Republican Rep. Chris Cox, who came by the Register for an editorial board meeting Monday, put it a little differently. "I don’t see how you can deal with future adversity, which is almost inevitable in a military conflict," he told us, "if you have empowered the entire political class to say ‘I told you so,’" He thinks an executive decision to begin a war without a congressional resolution, at the very least, would be a serious mistake. Based on things he says he knows from confidential briefings, he said there are reasons to be seriously concerned about what Saddam Hussein is doing, but he’s not ready to say that it justifies a war just yet.

Chris Cox wouldn’t want to be classified as an early critic of military action, like House Majority Leader Dick Armey or former national security adviser Brent Scowcroft. When push comes to shove he will probably support the administration. But he wants to see it done right – carefully considered, on the basis of concrete evidence and a fairly specific battle plan and exit strategy, by a Congress given time to air a full debate.

"When a pollster asks ‘Would you like to see Saddam Hussein removed?’ without offering specifics about how or at what cost, that doesn’t tell you much that’s useful about U.S. public opinion," Rep. Cox said. He thinks a full, informed debate in Congress would clarify the issues and bring more informed public opinion to bear on members. "Most members take these responsibilities seriously, will insist on good answers and listen to constituents once more concrete information has begun to clarify their real opinions," he said.

Having spent some time working in Congress seeing how they make sausages, I’m a bit more skeptical. But I hope Chris is right.


Chris Cox, who is a lawyer and worked in the White House Counsel’s office during the Reagan administration, insisted on withholding a definitive opinion on the idea of the 1991 resolution providing justification for an attack now until he has read the actual text rather than a newspaper account or two. His initial reaction, however, is that the old resolution provides "the slenderest of reeds" as justification for military action today.

He reminded us that the decision in 1991 not to press on to Baghdad was that driving the Iraqis out of Kuwait was the extent of what the coalition (many of whose members helped to pay for the action) had agreed to support. And even though many Iraq soldiers were violating the directive that if they fled without weapons they would be left alone by taking weapons, many U.S. commanders (with a notable exception or two) were queasy about attacking those in retreat in what would have been a "turkey shoot."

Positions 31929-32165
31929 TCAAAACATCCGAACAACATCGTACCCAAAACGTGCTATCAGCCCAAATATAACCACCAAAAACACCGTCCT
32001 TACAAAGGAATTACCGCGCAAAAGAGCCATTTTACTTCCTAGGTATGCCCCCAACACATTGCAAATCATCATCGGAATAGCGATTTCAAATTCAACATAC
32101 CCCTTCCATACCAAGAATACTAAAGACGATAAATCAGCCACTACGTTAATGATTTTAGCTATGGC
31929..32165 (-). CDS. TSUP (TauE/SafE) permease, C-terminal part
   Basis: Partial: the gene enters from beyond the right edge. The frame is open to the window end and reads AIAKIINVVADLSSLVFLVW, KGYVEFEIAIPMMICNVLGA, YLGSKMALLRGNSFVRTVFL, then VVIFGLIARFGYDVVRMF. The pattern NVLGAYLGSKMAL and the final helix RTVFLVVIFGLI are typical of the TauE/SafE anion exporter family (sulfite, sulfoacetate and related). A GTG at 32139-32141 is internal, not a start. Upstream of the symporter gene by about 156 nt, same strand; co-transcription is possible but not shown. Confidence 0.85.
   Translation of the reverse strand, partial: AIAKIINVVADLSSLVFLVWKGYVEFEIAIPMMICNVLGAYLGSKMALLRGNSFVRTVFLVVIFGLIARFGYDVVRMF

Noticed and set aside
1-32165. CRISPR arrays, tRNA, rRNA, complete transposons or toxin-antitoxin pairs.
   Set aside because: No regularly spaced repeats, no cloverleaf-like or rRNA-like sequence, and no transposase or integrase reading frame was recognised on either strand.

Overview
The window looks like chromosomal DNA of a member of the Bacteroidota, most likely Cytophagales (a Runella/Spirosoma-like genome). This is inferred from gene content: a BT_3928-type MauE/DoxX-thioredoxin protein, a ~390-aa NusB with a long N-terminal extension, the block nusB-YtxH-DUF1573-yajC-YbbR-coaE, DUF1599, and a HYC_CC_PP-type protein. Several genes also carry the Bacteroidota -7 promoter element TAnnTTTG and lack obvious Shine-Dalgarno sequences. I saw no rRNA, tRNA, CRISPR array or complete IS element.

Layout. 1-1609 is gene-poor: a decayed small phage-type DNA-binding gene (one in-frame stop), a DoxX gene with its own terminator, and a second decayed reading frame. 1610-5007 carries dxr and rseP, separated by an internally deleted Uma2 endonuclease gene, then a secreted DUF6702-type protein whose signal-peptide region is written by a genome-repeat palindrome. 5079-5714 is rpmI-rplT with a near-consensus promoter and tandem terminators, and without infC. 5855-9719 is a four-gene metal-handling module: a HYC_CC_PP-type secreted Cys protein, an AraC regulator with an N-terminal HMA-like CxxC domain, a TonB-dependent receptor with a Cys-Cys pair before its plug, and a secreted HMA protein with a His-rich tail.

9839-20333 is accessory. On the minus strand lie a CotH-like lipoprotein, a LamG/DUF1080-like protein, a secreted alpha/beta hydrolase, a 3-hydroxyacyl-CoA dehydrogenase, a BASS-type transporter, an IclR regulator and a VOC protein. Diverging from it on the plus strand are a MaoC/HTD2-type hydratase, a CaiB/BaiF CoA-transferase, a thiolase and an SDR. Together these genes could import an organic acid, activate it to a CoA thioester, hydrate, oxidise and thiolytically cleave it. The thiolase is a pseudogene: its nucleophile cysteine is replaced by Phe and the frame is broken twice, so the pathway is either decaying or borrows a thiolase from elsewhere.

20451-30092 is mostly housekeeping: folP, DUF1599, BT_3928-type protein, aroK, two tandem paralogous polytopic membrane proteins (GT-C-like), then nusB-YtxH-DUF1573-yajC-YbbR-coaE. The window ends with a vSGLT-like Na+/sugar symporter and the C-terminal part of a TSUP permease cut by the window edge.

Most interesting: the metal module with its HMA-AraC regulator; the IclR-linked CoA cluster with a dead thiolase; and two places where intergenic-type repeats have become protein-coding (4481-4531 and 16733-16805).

Chris Cox doesn’t think (subject to the unlikely possibility of being persuaded by a really powerful legal argument) that the 1991 resolution "provides a revolving line of credit with Congress," as he put it. He thinks that an attack without a full-scale congressional debate and resolution would be a mistake. And unlike some, he thinks that the Weinberger doctrine, crafted when Caspar Weinberger was Secretary of Defense during the Reagan administration, in 1984, offers a good set of guidelines for deciding whether to take military action.


For those who may have forgotten, Weinberger offered six general rules when the U.S. is contemplating military action:

1. Commit only if our or our allies’ vital interests are at stake.

2. If we commit, do so with all the resources necessary to win.

3. Go in only with clear political and military objectives.

4. Be ready to change the commitment if the objectives change, since wars rarely stand still.

5. Only take on commitments that gain the support of the American people and the Congress.

6. Commit U.S. forces only as a last resort.

To my mind none of those criteria have been met in the gabfest that might or might not lead to an invasion of Iraq. Sincere and intelligent people can disagree about some of them, and some of them might eventually be met even to my satisfaction (though I still might not support military action). But they offer a Congress that is serious a fairly good set of standards to which to hold administration strategists.

I would prefer a formal Declaration of War following an extensive public debate in which all sides are aired fully. As a practical matter that might be difficult for the administration, of course.

While there is some evidence that Saddam may have or is developing dangerous weapons, he has offered no immediate provocation such as invading a neighbor. So far, while there have been vague murmurings the administration has offered no solid evidence that Iraq was either connected to the Sept. 11 terrorist attacks or that it is currently harboring terrorists.

Perhaps one or the other or both is true. But the American people should have the opportunity to weigh concrete evidence before being asked to endorse an invasion of a foreign country.

Author: Alan Bock

Get Alan Bock's Waiting to Inhale: The Politics of Medical Marijuana (Seven Locks Press, 2000). Alan Bock is senior essayist at the Orange County Register. He is the author of Ambush at Ruby Ridge (Putnam-Berkley, 1995).